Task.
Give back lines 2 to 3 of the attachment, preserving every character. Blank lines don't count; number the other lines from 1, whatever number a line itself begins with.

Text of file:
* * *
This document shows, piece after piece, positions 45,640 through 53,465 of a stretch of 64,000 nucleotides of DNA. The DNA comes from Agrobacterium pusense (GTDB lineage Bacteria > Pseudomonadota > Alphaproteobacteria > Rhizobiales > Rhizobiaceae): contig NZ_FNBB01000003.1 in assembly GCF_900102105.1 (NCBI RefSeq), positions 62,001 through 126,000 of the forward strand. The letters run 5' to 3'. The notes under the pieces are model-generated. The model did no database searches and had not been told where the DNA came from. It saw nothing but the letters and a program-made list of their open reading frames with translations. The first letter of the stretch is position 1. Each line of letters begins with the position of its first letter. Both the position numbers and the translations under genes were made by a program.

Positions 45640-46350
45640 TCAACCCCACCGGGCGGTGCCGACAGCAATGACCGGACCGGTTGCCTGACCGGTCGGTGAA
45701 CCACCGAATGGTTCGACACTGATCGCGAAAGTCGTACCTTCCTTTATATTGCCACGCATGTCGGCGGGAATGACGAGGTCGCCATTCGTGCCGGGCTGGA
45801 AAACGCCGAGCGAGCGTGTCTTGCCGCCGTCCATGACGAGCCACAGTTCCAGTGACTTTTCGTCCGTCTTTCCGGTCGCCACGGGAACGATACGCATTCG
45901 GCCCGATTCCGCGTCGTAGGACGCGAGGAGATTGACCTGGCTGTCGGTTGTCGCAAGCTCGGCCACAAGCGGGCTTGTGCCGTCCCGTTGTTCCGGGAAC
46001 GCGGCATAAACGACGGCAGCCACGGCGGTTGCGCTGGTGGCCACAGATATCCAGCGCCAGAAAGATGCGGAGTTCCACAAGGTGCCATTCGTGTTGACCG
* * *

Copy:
Positions 45640-46350
45640 TCAACCCCACCGGGCGGTGCCGACAGCAATGACCGGACCGGTTGCCTGACCGGTCGGTGAA